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High(low) impedances by TTl logic

  1. Dec 27, 2004 #1
    Can someone tell me what does high or low impedances mean for the inputs and outputs for TTL logic,and how you can see that a port is high(low) impedant.
    And what if you connect other things to such ports?
  2. jcsd
  3. Dec 30, 2004 #2
    Impedance consequences

    The typical TTL device output consists of two (NPN) transistors, connected from power to ground, with the emitter of the "upper" transistor going (through a diode) to the collector of the "lower" transistor, and its emitter to ground. The collector of the "upper" transistor is connected through a very small resistor, to the power (Vcc). The "output" is generally between the diode and the "lower" transistor. This output is "low impedance", which allows one unit to drive the inputs of several devices (fan-out). Those inputs are of relatively "high impedance", allowing several of them to be driven by a single output without overloading it.

    When the output is in a "high" state ("1", "ON"), the upper transistor is turned ON and the lower transistor turned OFF. This means that current flow is from Vcc, through the output, to the input(s) of the following device(s), to ground. These inputs are of moderately high impedance, so that they don't draw an especially large current. In this condition (ON), the inputs serve as current sinks, and since they draw little current, several can be driven by a single output. The result is a "1" voltage from the output to the connected inputs.

    When the output goes to a "low" state ("0", "OFF"), the upper transistor is turned OFF and the lower transistor turned ON. This means that current flow is now inward via the output, and goes to ground through the lower transistor. That current now must come from the inputs that follow (via their Vcc's). Again, since the inputs are of relatively high impedance, they will not overload the output that is connected to them, even though that output is almost a dead short to ground. (And, it doesn't take much current to control the inputs.) The result in this case, is a "0" from the output onto the connected inputs.

    This type of output is referred to as a "Totem Pole" output. There is one caution in this design configuration; the low impedance of the output means that two such outputs must never be connected together. To understand this, consider the case in which two are connected and one goes to "ON" while the other goes to "OFF". The output that is ON is connected directly to Vcc, while the output that is OFF is connected directly to ground, creating a near dead short, and resulting (usually within minutes) in barbecued IC. (Besides, the logic may also be wrong, if not planned for.)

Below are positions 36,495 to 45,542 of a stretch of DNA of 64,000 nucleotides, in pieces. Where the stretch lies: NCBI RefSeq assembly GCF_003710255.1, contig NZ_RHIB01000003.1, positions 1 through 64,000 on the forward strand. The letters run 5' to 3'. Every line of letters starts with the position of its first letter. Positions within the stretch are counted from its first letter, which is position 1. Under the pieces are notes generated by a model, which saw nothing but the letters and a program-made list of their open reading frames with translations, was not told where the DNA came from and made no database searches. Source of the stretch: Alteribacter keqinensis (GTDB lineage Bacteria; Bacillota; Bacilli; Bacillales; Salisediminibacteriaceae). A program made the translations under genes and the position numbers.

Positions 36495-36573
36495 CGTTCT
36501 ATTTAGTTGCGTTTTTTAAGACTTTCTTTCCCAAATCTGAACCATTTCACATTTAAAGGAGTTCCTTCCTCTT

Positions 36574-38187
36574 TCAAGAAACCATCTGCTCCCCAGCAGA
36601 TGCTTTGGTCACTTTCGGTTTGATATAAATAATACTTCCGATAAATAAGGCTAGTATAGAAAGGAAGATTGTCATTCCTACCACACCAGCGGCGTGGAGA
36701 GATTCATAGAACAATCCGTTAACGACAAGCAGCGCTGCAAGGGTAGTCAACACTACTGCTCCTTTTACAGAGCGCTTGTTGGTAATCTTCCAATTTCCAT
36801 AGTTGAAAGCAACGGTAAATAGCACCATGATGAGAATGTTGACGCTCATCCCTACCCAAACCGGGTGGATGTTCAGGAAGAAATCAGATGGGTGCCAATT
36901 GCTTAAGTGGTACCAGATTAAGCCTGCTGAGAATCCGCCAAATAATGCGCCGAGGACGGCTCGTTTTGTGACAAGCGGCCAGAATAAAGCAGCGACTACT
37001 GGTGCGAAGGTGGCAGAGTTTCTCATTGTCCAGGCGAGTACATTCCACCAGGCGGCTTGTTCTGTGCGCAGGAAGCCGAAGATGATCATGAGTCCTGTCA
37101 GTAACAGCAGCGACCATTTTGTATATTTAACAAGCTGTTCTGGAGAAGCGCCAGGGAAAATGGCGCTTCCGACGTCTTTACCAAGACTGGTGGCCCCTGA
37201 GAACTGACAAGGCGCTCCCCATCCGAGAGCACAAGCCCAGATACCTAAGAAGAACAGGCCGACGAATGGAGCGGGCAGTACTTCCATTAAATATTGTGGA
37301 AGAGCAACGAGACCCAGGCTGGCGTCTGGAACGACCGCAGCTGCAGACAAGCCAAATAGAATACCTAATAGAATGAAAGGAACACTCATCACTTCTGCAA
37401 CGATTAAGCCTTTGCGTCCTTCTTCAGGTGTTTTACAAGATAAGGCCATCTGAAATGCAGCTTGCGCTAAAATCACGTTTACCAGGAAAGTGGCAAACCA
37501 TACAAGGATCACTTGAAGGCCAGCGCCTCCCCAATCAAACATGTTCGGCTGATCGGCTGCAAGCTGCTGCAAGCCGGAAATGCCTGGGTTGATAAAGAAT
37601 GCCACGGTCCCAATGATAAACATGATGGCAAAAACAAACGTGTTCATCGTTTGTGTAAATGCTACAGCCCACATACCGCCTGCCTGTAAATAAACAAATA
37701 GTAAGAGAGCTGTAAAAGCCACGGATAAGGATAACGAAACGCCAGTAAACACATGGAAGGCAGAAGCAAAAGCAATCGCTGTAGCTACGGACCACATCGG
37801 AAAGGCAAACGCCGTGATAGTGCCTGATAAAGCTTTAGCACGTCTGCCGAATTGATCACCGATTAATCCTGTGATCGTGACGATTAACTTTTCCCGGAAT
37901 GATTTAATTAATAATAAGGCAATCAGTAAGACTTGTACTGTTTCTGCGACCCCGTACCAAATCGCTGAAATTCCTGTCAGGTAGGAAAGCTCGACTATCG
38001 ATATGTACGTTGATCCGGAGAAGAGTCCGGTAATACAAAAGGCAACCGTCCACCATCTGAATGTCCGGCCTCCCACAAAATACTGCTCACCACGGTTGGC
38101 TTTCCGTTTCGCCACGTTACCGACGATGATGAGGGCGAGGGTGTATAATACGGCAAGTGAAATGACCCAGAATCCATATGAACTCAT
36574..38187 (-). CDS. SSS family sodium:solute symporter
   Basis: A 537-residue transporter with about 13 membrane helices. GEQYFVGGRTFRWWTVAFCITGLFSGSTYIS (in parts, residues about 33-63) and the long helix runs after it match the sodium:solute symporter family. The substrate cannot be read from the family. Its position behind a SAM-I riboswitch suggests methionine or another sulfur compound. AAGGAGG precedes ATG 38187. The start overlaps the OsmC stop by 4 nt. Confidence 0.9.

There are, however, cases in which we want to be able to connect outputs together. One such condition occurrs when it is desired to create a "wire-OR" case (which I suspect is rarely used these days). This is simply the case in which, rather than using an OR gate, outputs are tied directly together. I don't recommend it; it sometimes confuses the logic - mainly because it is rarely used. It can definitely create a circuit tracing nightmare (An invisible OR-gate) for a technician who must do maintenance. To do this, ICs with "Open-Collector" outputs are used (along with pull-up resistors).

    A more common case comes up when it is desired to create a "Bus". This entity, which is very common in computer design and with similar units, simply allows an output to be "disabled" by putting that output into a "high-impedance" state. Several outputs may be connected each line in a bus, however at any time, only one can be enabled, thus keeping our rule intact. To accomplish this, we use what are called "Tri-State" gates, etc. These are simply IC devices, each of which has an input that allows its output to be disabled. All this input does is turn off Both transistors in the output of that device (no matter what the other inputs to that device are doing). As a result, if we follow our rule, and disable the outputs of all ICs that go to the bus line except the one chosen to be active, it will be the only one seen by the bus line, and there will be no conflicts. The high impedance output allows an IC to be 'hidden'. Then when we want it, we simply enable its output, and disable all the rest. I hope that this is understandable.